At the start of the pandemic, Nicola Dominici opened a vegan restaurant in Miami. To meet its kitchen’s demand, he grows over seven tonnes of mushrooms per month.
With several stops in different parts of the world, including London, Nicola Dominici set out for Florida from the dense forests of Umbria. Brought up in a region of Italy known for its conservative values, his worldview was transformed once he arrived in Miami. But his love for Italian food survived. As soon as he unpacked, Nicola opened a vegan restaurant – somewhere along the way, he had lost faith that we have to eat meat.
Ewa Pawlik: There have been reports that following Berlin, Warsaw is the second European city when it comes to the overall number of vegan restaurants.
Nicola Dominici: In the US, veganism is also becoming increasingly popular, although customers are still looking for meat substitutes. They are also happy to choose comfort food, i.e., dishes that are associated with home. We often achieve such flavours in our restaurant using mushrooms. For most people, they evoke associations with childhood. I myself remember mushroom picking with my grandfather. Almost every Italian from Umbria has such memories!
It’s the same with Poles, but for quite a long time mushrooms have had bad press.
They were often considered as an addition rather than as a base and accused of a lack of nutritional value, which fortunately turned out to be untrue. We still don’t know much about the kingdom of fungi. When it comes to DNA, they have more in common with humans than plants. This is a fascinating and popular subject. My customers ordered a lot of mushroom dishes, and in turn we ordered plenty of different species of mushrooms.
How did you get the idea to start growing mushrooms?
I had grown some species of mushrooms at home before, so I already had the opportunity to learn and understand how it works. But that was, of course, a small-scale exercise for my own needs. We’d been ordering massive amounts of mushrooms for the restaurant, and it struck me that none were grown locally. They came from either China or Europe, so they really travelled a long way to get to our tables – and, of course, they weren’t cheap.
In Europe, healthy local food is still relatively available. Polish market stalls, especially in the summer, are pure poetry!
It’s quite the opposite in the US. Eating healthy food costs a lot of money and not everyone can afford it. It is difficult to buy from most supermarkets. Even then, these organic fruit and vegetables are grown from genetically modified seeds and often travel thousands of miles to reach the US. It doesn’t make much sense in the long run, so you have to look for other options. Land is expensive, and not everyone wants or is able to live outside the city to grow their own food. But fungi can be completely domesticated.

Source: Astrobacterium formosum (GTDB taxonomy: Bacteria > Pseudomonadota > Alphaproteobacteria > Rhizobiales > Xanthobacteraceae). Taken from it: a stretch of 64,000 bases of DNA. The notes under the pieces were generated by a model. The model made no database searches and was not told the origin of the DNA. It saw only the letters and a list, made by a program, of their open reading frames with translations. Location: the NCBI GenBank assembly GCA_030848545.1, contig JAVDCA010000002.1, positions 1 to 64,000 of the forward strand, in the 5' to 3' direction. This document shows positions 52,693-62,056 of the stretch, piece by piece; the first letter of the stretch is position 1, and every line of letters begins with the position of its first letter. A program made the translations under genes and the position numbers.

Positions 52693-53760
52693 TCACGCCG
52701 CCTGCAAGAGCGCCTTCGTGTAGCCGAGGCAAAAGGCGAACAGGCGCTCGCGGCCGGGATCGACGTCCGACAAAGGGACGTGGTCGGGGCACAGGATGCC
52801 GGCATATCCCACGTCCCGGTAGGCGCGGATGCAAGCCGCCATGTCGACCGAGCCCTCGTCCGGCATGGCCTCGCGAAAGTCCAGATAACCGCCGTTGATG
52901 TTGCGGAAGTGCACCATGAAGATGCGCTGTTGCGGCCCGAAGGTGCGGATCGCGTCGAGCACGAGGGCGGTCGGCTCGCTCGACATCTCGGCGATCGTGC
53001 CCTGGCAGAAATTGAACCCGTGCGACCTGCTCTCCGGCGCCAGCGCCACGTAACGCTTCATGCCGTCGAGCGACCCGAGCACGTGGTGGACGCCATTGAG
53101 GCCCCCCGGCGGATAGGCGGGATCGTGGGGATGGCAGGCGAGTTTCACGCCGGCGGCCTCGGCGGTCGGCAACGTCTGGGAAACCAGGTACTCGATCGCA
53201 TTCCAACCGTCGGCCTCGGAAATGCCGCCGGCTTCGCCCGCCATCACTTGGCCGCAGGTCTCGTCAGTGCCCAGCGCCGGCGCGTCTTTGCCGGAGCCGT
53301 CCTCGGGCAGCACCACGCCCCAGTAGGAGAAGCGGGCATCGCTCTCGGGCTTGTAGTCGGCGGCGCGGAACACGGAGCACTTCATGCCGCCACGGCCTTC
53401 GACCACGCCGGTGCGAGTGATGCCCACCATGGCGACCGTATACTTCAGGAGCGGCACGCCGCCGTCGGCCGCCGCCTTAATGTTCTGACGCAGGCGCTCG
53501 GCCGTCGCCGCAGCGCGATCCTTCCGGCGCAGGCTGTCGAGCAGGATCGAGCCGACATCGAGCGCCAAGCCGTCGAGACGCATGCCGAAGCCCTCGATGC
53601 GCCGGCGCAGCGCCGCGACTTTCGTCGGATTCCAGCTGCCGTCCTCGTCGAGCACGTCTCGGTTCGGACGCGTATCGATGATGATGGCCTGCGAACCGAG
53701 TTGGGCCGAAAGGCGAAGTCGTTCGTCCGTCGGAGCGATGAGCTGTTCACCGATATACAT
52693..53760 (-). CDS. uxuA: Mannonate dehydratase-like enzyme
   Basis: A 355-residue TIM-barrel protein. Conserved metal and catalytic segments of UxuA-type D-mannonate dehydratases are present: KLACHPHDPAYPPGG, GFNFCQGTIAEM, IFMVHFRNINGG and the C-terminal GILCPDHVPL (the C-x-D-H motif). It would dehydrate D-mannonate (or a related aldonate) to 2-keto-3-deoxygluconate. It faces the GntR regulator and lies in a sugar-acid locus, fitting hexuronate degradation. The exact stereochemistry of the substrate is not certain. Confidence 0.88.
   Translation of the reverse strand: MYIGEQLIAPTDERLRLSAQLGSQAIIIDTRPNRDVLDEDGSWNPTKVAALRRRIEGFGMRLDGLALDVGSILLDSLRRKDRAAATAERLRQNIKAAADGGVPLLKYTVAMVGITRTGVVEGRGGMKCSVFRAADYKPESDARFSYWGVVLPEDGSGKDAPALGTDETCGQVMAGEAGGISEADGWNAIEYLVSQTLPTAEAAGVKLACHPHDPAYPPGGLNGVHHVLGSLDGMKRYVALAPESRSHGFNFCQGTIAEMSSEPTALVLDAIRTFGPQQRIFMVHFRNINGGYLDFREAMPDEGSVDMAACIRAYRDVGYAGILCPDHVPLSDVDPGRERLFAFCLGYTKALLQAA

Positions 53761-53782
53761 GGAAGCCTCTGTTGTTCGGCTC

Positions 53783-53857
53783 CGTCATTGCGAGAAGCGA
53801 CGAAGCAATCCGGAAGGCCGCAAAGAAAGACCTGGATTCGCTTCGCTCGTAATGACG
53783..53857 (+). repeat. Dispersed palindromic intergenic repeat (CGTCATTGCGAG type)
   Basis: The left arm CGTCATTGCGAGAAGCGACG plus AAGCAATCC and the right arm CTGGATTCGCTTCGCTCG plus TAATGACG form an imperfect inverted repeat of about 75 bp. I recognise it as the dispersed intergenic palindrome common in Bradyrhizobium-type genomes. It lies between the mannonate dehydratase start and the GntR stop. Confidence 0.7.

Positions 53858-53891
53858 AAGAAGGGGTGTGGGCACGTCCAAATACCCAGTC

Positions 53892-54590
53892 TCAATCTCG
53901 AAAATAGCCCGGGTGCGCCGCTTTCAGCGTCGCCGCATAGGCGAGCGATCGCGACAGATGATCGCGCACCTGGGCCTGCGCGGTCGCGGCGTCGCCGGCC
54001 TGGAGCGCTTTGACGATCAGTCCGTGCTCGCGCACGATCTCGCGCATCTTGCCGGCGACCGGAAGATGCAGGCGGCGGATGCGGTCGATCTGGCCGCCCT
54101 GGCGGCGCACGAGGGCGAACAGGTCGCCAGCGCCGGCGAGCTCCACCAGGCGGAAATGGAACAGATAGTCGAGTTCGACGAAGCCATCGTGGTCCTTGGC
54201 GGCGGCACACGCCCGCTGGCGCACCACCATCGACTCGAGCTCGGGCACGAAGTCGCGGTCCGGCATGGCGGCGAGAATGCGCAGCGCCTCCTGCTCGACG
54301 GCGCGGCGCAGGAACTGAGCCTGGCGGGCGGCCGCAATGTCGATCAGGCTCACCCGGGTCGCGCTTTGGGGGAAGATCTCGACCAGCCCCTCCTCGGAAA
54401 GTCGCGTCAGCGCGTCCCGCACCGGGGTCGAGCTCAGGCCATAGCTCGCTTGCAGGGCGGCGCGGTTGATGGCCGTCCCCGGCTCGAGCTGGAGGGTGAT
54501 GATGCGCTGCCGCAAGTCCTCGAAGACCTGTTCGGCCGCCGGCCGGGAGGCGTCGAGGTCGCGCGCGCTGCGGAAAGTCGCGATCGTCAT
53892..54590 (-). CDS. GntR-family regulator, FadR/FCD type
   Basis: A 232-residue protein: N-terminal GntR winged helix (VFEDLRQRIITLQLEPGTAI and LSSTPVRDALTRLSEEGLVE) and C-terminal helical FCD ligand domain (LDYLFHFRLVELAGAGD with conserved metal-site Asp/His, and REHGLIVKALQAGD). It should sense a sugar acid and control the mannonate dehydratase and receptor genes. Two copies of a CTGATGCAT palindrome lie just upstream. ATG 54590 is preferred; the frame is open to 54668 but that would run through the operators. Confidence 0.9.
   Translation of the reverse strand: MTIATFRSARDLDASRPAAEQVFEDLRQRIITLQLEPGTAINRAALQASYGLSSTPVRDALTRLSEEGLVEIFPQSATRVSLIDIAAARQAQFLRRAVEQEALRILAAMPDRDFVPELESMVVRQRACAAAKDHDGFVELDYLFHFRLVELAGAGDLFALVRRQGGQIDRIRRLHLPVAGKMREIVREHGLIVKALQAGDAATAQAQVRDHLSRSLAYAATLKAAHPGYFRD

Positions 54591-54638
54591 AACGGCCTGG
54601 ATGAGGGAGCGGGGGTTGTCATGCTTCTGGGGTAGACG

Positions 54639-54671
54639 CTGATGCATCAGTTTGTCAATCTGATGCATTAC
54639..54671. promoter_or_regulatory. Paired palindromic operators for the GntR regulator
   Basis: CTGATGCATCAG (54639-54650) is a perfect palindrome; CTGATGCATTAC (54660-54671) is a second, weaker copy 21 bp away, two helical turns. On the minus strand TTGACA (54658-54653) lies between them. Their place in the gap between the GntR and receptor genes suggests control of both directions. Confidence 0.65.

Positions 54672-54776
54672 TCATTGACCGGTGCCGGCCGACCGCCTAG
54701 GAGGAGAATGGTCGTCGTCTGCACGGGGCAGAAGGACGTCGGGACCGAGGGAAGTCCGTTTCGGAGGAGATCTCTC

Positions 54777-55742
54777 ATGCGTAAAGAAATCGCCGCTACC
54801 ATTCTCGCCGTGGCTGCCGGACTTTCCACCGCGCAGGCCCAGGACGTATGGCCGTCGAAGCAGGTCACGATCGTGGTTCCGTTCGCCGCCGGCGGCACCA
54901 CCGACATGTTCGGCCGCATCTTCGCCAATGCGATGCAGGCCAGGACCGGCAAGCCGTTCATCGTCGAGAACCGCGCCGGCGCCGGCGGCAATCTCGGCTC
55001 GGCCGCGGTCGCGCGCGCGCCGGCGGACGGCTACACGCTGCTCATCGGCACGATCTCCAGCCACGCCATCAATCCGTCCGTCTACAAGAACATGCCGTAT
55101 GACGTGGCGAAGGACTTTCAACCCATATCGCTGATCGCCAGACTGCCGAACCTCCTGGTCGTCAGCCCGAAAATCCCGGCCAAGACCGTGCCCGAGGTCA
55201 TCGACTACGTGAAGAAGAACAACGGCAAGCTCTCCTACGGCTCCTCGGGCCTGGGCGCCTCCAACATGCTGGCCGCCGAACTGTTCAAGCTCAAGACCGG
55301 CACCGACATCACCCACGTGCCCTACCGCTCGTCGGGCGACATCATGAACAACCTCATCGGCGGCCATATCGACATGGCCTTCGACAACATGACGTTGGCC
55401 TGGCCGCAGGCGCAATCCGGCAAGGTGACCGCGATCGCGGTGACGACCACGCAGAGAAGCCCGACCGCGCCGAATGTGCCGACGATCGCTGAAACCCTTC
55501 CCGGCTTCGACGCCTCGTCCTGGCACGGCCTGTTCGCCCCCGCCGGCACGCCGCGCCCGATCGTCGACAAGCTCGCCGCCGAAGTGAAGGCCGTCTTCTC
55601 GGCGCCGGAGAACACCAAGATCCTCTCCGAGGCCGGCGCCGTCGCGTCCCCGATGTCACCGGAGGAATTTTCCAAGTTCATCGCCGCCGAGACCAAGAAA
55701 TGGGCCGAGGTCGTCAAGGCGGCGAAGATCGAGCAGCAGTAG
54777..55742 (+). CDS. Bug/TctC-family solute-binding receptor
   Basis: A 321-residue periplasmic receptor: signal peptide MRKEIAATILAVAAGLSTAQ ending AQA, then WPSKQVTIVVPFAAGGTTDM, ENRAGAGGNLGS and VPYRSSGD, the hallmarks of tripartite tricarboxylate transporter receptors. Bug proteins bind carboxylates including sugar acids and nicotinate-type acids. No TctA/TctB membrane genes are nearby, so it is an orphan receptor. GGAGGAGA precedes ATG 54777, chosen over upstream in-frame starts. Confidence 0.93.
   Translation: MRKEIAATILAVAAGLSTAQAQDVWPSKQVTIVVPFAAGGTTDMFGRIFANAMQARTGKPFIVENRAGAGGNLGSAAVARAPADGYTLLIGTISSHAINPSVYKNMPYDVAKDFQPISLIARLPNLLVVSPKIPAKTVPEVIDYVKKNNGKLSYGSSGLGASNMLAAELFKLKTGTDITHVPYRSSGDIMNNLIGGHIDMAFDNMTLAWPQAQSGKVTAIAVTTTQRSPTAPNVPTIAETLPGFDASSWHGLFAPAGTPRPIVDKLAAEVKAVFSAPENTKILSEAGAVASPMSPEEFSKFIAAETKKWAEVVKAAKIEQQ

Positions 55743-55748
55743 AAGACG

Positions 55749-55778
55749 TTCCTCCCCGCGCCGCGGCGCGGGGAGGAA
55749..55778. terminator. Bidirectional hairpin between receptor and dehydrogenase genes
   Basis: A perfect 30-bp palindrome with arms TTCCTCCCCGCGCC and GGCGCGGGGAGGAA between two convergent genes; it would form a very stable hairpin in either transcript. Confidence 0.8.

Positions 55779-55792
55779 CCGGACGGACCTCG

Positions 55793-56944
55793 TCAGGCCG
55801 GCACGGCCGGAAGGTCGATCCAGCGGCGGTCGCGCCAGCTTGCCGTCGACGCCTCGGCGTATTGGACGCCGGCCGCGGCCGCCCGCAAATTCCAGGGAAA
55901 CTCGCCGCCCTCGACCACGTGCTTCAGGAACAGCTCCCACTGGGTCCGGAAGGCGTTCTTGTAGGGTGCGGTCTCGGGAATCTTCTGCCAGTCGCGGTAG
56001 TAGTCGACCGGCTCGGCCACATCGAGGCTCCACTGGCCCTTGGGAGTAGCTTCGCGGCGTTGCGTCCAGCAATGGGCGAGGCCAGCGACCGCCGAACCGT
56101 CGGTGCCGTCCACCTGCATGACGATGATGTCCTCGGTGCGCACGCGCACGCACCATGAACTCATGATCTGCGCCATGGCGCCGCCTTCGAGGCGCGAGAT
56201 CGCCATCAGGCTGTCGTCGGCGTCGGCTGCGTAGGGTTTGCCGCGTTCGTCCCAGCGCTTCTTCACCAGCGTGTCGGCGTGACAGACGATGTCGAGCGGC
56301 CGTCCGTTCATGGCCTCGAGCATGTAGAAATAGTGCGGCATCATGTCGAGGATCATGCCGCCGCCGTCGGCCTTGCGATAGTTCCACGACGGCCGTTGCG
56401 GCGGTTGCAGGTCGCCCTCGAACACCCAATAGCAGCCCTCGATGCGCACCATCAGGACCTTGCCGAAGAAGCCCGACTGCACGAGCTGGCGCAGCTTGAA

Tell me about how you grow mushrooms for your restaurant.
We started relatively recently. We founded Marvelous Mushrooms Miami at the start of the pandemic. The restaurant ceased to function normally, as did all the other restaurants around the globe. We had more time and decided to experiment with mushrooms. Now we produce over seven tonnes per month, and we deliver to supermarkets, take them to markets and fairs, and sell them to restaurants. Our dream of local, healthy and accessible food has come true. We breed several dozen species of fungi. They differ in appearance, taste, texture and nutritional values. Unbelievable wealth.
Sounds like a huge effort.
The answer is ‘yes and no.’ We use rooms where we can fully control all conditions: hydration, light, temperature. Fungi are capricious, you need to create a perfect environment and be able to maintain it. But the growing process itself is fully sustainable and environmentally-friendly, from start to finish.
You grow them on bags that look like punching bags. What’s in them – dregs, coffee grounds?
No, although theoretically we could use that. But we had an even better idea. We buy hay, which is technically waste, so it costs next to nothing. We grow mushrooms on bags filled with hay, and at the end of the growth cycle, we sell what is left.
Who buys it and why?
It is an excellent fertilizer, the best you can dream of. Completely natural, free from chemicals, with positive effects on the plants that grow on it. At the moment, we earn more from the sales of fertilizer than mushrooms alone. So we produce no waste, everything remains in circulation.
A gold mine!
Most of all, a passion! I keep an eye on all kinds of new discoveries. In recent years there’s been more and more research and the future of fungi looks promising. Perhaps, thanks to them, we will stop stuffing chickens full of antibiotics, replace leather with fungi-based products, maybe we will solve the issue of access to healthy, chemical-free food for the masses. I am waiting in suspense, and I will definitely take part in whatever comes next for fungi.
All this for the love of fungi?
For the love of life.
Parts of this interview have been edited and condensed for clarity and brevity.
A friend of “Przekrój”. He runs a vegan restaurant in Miami and the largest mushroom farm in Florida. Once a fierce advocate of eating meat, today he fights for the light.
Translated from the Polish by Joanna Figiel
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